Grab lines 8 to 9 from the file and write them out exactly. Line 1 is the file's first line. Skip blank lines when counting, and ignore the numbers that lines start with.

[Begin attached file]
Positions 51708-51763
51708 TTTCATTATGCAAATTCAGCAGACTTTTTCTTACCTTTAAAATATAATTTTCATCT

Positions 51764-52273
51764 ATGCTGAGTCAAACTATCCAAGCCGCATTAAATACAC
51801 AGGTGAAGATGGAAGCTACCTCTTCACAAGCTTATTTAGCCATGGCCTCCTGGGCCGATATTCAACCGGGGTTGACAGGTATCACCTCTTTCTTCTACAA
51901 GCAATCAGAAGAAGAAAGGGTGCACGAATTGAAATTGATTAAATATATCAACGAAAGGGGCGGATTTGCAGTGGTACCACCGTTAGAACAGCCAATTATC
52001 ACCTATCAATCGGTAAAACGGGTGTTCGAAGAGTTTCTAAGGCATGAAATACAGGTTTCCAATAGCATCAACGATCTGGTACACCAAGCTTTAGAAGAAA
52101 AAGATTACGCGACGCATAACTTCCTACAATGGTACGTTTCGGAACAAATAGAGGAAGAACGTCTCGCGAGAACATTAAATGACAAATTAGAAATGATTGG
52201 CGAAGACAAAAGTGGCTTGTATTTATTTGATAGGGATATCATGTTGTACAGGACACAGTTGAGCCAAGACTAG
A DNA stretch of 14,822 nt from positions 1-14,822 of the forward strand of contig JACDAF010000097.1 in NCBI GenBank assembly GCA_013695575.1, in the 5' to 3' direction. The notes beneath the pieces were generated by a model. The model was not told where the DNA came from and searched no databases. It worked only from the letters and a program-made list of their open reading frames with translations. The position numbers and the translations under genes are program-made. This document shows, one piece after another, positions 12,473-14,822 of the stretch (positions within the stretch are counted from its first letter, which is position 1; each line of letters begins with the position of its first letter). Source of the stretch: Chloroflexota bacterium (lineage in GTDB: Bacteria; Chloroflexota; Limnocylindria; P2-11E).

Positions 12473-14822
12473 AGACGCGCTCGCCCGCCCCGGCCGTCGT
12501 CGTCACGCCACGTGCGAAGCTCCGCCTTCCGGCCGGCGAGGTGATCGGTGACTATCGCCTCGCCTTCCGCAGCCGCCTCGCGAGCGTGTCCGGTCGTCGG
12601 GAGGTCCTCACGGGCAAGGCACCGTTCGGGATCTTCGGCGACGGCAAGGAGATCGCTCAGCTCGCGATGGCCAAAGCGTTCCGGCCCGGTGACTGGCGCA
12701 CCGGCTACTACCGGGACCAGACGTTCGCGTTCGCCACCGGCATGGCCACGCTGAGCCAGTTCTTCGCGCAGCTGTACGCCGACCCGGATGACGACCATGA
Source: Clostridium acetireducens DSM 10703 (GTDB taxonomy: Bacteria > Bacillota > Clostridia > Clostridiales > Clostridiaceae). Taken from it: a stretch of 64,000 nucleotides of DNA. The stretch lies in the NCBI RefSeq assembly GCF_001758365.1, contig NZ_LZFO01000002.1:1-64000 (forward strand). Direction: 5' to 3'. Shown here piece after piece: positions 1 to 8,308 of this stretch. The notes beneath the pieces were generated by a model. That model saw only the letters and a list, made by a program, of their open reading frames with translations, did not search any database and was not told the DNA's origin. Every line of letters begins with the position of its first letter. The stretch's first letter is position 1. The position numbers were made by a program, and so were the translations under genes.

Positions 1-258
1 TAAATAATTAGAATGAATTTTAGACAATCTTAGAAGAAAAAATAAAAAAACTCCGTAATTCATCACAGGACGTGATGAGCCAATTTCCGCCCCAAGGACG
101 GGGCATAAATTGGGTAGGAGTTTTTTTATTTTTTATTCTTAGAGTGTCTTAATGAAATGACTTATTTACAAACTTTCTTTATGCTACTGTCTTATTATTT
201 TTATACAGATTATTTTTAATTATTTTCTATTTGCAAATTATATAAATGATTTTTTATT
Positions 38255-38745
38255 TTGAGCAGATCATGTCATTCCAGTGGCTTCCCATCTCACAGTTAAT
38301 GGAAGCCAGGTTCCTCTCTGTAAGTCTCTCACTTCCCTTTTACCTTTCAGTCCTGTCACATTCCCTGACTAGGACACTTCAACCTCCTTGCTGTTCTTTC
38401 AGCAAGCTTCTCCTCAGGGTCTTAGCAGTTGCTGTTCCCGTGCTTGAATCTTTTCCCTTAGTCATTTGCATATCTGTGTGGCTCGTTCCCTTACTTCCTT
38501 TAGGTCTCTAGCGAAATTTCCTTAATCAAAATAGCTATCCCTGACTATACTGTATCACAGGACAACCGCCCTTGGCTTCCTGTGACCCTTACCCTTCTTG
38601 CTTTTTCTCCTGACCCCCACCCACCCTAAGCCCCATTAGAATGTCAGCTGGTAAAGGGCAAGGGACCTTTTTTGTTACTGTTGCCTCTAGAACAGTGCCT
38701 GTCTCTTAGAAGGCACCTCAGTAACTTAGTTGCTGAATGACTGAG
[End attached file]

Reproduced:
52101 AAGATTACGCGACGCATAACTTCCTACAATGGTACGTTTCGGAACAAATAGAGGAAGAACGTCTCGCGAGAACATTAAATGACAAATTAGAAATGATTGG
52201 CGAAGACAAAAGTGGCTTGTATTTATTTGATAGGGATATCATGTTGTACAGGACACAGTTGAGCCAAGACTAG